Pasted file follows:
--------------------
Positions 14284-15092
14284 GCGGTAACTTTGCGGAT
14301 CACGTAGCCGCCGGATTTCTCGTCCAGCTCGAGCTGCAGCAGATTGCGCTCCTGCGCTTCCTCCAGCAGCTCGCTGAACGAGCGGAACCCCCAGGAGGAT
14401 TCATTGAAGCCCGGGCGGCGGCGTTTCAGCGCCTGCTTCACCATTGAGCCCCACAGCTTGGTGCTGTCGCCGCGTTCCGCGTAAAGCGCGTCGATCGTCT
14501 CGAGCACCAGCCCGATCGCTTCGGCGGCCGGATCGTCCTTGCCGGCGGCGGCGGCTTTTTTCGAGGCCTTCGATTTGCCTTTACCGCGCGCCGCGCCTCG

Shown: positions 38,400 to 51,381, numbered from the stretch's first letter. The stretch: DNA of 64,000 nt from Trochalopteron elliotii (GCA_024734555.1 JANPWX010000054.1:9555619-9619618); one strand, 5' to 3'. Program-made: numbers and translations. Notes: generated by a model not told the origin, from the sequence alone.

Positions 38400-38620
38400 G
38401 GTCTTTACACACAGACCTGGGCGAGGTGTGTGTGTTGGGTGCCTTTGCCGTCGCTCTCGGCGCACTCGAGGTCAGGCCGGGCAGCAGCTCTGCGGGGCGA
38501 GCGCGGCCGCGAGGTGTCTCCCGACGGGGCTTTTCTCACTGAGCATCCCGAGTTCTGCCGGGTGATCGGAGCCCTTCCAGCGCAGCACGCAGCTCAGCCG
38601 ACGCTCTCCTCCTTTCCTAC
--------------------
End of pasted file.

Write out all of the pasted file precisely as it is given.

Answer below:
Positions 14284-15092
14284 GCGGTAACTTTGCGGAT
14301 CACGTAGCCGCCGGATTTCTCGTCCAGCTCGAGCTGCAGCAGATTGCGCTCCTGCGCTTCCTCCAGCAGCTCGCTGAACGAGCGGAACCCCCAGGAGGAT
14401 TCATTGAAGCCCGGGCGGCGGCGTTTCAGCGCCTGCTTCACCATTGAGCCCCACAGCTTGGTGCTGTCGCCGCGTTCCGCGTAAAGCGCGTCGATCGTCT
14501 CGAGCACCAGCCCGATCGCTTCGGCGGCCGGATCGTCCTTGCCGGCGGCGGCGGCTTTTTTCGAGGCCTTCGATTTGCCTTTACCGCGCGCCGCGCCTCG

Shown: positions 38,400 to 51,381, numbered from the stretch's first letter. The stretch: DNA of 64,000 nt from Trochalopteron elliotii (GCA_024734555.1 JANPWX010000054.1:9555619-9619618); one strand, 5' to 3'. Program-made: numbers and translations. Notes: generated by a model not told the origin, from the sequence alone.

Positions 38400-38620
38400 G
38401 GTCTTTACACACAGACCTGGGCGAGGTGTGTGTGTTGGGTGCCTTTGCCGTCGCTCTCGGCGCACTCGAGGTCAGGCCGGGCAGCAGCTCTGCGGGGCGA
38501 GCGCGGCCGCGAGGTGTCTCCCGACGGGGCTTTTCTCACTGAGCATCCCGAGTTCTGCCGGGTGATCGGAGCCCTTCCAGCGCAGCACGCAGCTCAGCCG
38601 ACGCTCTCCTCCTTTCCTAC